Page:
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Drug users’ union in San Francisco part of growing movement

Heroin shooters, speed users, pot smokers and even some men and women who now are drug-free convene regularly in this city’s gritty Tenderloin district — not for treatment, but to discuss public health policy and share their experiences free from shame or blame.

On this particular evening, the dozen or so in attendance had some pressing questions, including how those heading to a users’ conference in Oregon this fall would obtain their methadone or safely procure other drugs to use in a supervised injection room.

“We have to figure that out,” said Isaac Jackson, the group’s senior organizer. The 56-year-old, who holds a doctorate in media arts and sciences from MIT, turned to speed in his mid-30s. “Nobody should [skip] this conference because they’re afraid they’re not going to get their dose.”

This is the San Francisco Drug Users Union, one of a few such groups in the U.S. and part of a growing worldwide movement of thousands who, according to the International Network of People Who Use Drugs, are demanding a voice “in decision-making processes that affect our lives.”

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In the coming months, members of the San Francisco group plan to testify before a city panel on housing discrimination; co-host the first conference in the U.S. by and for drug users; and hold a design contest for a safe-injection site similar to one in Vancouver, Canada, where public health workers provide sterile needles and intervene in cases of overdose. They also have crafted a manual for medical personnel, to be released later this month, in hopes that drug users will get better emergency care.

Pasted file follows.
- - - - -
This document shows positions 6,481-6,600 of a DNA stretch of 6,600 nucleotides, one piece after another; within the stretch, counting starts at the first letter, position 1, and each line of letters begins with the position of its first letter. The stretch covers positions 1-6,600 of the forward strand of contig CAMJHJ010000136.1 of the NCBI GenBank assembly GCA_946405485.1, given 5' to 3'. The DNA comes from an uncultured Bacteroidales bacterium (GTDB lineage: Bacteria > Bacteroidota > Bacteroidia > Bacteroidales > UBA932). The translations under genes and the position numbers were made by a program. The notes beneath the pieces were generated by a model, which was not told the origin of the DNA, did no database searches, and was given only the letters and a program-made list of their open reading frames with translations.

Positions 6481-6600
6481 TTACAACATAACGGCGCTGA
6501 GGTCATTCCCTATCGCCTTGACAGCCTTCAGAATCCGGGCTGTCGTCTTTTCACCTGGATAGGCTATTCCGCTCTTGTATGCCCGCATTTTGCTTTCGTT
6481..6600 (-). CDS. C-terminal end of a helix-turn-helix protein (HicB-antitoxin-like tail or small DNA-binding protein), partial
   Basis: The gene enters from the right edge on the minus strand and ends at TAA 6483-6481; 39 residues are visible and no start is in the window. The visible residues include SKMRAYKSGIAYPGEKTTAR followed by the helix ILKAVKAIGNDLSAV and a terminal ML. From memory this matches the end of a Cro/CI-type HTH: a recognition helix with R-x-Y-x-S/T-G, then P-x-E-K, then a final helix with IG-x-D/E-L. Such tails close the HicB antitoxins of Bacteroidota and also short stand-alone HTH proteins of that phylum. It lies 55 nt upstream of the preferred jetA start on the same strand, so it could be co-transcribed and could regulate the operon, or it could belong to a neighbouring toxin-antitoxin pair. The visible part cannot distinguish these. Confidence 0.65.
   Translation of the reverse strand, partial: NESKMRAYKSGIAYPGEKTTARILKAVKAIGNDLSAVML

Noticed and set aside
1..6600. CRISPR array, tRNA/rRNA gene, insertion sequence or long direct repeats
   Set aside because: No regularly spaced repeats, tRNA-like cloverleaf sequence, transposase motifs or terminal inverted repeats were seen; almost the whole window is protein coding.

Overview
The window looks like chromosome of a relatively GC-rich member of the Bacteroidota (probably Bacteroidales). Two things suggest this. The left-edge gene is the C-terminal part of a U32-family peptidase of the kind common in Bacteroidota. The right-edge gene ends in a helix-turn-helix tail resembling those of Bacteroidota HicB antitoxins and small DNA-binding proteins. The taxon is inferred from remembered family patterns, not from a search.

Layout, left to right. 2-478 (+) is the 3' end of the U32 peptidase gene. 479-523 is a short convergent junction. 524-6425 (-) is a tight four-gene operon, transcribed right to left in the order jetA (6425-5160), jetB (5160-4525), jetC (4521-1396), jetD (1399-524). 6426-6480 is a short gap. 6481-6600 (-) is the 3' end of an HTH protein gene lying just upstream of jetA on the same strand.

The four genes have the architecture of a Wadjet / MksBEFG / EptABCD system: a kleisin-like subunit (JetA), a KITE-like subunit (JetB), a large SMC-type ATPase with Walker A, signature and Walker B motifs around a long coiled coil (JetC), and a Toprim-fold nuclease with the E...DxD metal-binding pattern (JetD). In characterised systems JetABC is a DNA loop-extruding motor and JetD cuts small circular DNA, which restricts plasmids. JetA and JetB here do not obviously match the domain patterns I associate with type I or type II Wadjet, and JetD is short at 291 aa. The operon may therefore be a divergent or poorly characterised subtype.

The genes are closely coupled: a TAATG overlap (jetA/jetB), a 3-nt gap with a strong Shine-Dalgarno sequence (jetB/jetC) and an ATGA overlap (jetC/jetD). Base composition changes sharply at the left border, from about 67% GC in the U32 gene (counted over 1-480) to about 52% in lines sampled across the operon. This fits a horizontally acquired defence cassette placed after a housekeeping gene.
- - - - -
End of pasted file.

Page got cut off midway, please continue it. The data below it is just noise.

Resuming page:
The group’s ultimate goal is decriminalization, an unlikely prospect but one increasingly debated by policy analysts who contend that the four-decade “war on drugs” has exacerbated social ills.

Linked to the harm-reduction movement — a philosophy that aims to reduce disease, injury and death among drug users without passing judgment or demanding abstinence — the union mostly hopes to put a face on those whom, Jackson said, “most people despise.”

“People say, ‘You’re a drug user, you brought this on yourself,’ ” Jackson said. “Do people say that when you’re 300 pounds with heart problems from eating McDonald’s every day?”

Barbara Garcia, director of San Francisco’s Department of Public Health, opposes the injection site for now but said she welcomes the union’s organized advocacy. “We may not be able to always give them what they want,” Garcia said, “but we’re here to listen.”

The union — with about five dozen members who attend meetings — eschews words like “addict” and “abuser.” It neither encourages nor discourages use. At the recent meeting, one man who took a long bathroom break emerged to alternate between dozing on the couch and scratching himself, signs of an opiate high.

Jackson said that injecting is not condoned at either the biweekly meetings or in individual workshops, but “we know who our members are.” A biohazard box is available in the bathroom for dirty syringes. The door latch is flimsy by design so it can be opened if someone hits the floor.

The rules are simple: No dealing at meetings. You can be high, but don’t be disruptive.

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San Francisco police haven’t interfered with the union’s activities, focusing drug enforcement on dealing and related street crimes. Reflecting that ethos, San Francisco Dist. Atty. George Gascon recently said that he believes drug use “is a health problem, not a crime problem, and should be dealt with accordingly.”

The leaseholder on the cozy office space members call their “community living room” is the Harm Reduction Therapy Center, which also provides the union with financial support. The rug is faded, the couch comfortable and the walls covered with straight-talking pamphlets about drugs, disease and overdose. Anyone who seeks treatment can easily find it.

The harm reduction philosophy has deep roots in this city, whose public health department in 2000 was the first in the nation to adopt the approach. The city funds an overdose prevention education group that prescribes antidotes and provides training on administering them to opiate users. San Francisco General Hospital has established a wound-care clinic for injection drug users.